June 2015
Volume 56, Issue 7
Free
ARVO Annual Meeting Abstract  |   June 2015
Distinct Modes of Positive and Negative Gene Expression Regulation by Tissue-specific Differential DNA Methylation
Author Affiliations & Notes
  • Shannath L Merbs
    Johns Hopkins School of Medicine, Baltimore, MD
  • Jun Wan
    Johns Hopkins School of Medicine, Baltimore, MD
  • Guohua Wang
    Johns Hopkins School of Medicine, Baltimore, MD
  • Heng Zhu
    Johns Hopkins School of Medicine, Baltimore, MD
  • Donald J Zack
    Johns Hopkins School of Medicine, Baltimore, MD
  • Jiang Qian
    Johns Hopkins School of Medicine, Baltimore, MD
  • Footnotes
    Commercial Relationships Shannath Merbs, None; Jun Wan, None; Guohua Wang, None; Heng Zhu, None; Donald Zack, None; Jiang Qian, None
  • Footnotes
    Support None
Investigative Ophthalmology & Visual Science June 2015, Vol.56, 5504. doi:
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      Shannath L Merbs, Jun Wan, Guohua Wang, Heng Zhu, Donald J Zack, Jiang Qian; Distinct Modes of Positive and Negative Gene Expression Regulation by Tissue-specific Differential DNA Methylation. Invest. Ophthalmol. Vis. Sci. 2015;56(7 ):5504.

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      © ARVO (1962-2015); The Authors (2016-present)

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Abstract

Purpose: Epigenetic modifications, like DNA methylation, are important regulators of tissue differentiation during development. Although it is well-established that promoter methylation is inversely correlated with gene expression, the role of intragenic methylation is still unclear. To better understand the function of tissue-specific differentially methylated regions (T-DMRs), we characterized tissue-specific DNA methylation between mouse retina and brain and compared the T-DMRs with tissue-specific gene expression.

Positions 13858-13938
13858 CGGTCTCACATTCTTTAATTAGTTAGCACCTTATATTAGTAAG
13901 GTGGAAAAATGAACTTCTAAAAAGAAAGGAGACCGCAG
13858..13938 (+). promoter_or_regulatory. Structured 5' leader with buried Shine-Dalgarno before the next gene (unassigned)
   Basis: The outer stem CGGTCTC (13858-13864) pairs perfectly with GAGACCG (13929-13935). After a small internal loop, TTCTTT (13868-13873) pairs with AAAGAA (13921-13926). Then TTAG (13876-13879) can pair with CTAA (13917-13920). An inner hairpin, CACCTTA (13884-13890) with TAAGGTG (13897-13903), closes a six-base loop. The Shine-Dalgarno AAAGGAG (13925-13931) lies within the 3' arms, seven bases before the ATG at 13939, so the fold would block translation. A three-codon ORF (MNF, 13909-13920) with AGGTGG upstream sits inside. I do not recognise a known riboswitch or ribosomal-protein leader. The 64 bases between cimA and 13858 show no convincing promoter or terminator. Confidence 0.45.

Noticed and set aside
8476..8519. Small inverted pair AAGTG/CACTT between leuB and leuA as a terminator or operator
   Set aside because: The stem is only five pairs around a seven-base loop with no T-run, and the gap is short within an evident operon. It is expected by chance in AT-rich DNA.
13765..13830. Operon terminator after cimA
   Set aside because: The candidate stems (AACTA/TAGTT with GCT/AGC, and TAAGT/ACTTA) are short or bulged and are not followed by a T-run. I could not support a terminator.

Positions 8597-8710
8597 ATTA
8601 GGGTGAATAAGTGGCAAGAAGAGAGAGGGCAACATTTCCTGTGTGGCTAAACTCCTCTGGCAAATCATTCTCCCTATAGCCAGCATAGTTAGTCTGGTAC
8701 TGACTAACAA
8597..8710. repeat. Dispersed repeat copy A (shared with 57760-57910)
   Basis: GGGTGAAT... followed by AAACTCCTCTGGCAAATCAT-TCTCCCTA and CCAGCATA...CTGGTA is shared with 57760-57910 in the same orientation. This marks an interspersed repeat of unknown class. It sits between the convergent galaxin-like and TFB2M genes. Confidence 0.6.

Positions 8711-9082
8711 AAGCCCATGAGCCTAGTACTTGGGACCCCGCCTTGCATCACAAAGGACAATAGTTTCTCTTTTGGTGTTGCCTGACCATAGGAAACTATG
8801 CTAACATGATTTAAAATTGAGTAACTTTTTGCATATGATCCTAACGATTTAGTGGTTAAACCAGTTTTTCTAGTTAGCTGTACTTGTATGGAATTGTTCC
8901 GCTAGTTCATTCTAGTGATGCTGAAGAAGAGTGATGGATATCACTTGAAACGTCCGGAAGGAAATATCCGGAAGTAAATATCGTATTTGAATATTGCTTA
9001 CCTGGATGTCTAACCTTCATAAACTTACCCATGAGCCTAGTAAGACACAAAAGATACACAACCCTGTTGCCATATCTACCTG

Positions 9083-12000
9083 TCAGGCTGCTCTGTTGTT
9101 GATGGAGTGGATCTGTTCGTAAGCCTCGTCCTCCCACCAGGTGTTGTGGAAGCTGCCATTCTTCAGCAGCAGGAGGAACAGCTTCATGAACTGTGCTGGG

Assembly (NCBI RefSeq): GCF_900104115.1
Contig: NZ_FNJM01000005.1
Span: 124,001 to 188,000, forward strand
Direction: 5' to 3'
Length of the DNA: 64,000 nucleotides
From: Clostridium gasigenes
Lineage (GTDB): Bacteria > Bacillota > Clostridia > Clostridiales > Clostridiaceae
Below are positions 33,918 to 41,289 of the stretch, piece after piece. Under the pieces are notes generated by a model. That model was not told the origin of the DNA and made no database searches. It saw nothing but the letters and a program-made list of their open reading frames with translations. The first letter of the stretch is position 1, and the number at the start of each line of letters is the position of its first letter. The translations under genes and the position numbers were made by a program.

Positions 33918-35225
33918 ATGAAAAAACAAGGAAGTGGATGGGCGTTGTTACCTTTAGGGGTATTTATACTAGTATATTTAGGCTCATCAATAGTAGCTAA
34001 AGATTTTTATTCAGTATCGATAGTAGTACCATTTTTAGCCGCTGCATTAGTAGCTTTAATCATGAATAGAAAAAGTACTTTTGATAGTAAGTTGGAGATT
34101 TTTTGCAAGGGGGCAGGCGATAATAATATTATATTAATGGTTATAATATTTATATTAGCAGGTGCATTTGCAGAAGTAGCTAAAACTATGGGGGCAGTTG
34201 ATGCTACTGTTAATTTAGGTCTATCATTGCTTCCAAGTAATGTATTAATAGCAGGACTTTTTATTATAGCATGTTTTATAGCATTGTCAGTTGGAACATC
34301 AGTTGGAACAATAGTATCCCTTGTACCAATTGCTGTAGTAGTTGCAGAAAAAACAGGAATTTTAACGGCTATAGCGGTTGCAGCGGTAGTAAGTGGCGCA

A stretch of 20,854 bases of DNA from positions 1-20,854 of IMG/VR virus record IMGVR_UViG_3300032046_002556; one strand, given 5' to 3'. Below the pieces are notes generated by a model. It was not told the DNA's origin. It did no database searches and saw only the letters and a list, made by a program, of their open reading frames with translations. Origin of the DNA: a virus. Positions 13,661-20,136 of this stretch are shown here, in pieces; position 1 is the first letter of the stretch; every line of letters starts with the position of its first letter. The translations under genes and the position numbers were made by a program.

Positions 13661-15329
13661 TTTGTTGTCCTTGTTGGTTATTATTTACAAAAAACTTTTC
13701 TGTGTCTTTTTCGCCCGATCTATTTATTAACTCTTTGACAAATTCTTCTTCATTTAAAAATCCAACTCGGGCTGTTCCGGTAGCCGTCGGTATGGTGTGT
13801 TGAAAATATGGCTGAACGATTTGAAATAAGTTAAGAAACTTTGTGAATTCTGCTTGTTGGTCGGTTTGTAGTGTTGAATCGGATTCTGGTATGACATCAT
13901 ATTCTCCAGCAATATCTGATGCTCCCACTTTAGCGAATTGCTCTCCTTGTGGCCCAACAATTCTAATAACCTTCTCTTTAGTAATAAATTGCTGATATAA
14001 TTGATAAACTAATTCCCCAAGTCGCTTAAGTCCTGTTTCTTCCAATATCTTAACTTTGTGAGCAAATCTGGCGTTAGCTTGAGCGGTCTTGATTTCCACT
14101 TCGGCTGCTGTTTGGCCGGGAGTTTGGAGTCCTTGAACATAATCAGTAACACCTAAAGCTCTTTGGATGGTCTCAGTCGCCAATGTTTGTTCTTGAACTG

Methods: DNA methylation profiling of two adult mouse tissues, retina and brain, was conducted using comprehensive high-throughput array for relative methylation (CHARM) tiling array identifying 2,498 T-DMRs. Methylation differences were correlated with expression differences from a previous study. T-DMRs were divided into 2 groups: negative and positive, based on the correlation of DNA methylation with gene expression. T-DMRs were compared to DNA hypersensitivity sites and gene ontology analysis was performed on genes associated with T-DMRs. DNA motifs associated with the T-DMRs were predicted.

Results: As expected, the majority (66%) of the T-DMRs associated with genes were negatively correlated with gene expression; however, methylation of the remaining 34% of T-DMRs was positively correlated with gene expression. A large majority (83%) of T-DMRs were located at tissue-specific DNA hypersensitivity sites suggesting that T-DMRs are likely to play a role in tissue-specific gene regulation. 15% of the positive T-DMRs were located upstream of the transcription start site compared to 10% of the negative T-DMRs. Gene ontology analysis revealed that transcriptional repressors were more likely to be regulated by positive T-DMRs. Motif analysis revealed that distinct sets of DNA motifs were associated with positive and negative gene regulation.

Conclusions: CpG methylation has been thought to inhibit gene expression by disrupting transcription factor-DNA interactions directly or by recruiting methyl CpG-binding domain proteins that compete for the binding sites. Consistent with this inhibitory role for DNA methylation, the majority of tissue-specific genes appeared to be directly inhibited by DNA methylation. However our finding of positive T-DMRs associated with transcriptional repressors suggests a new two-layer mode of tissue-specific epigenetic regulation by positive T-DMRs.

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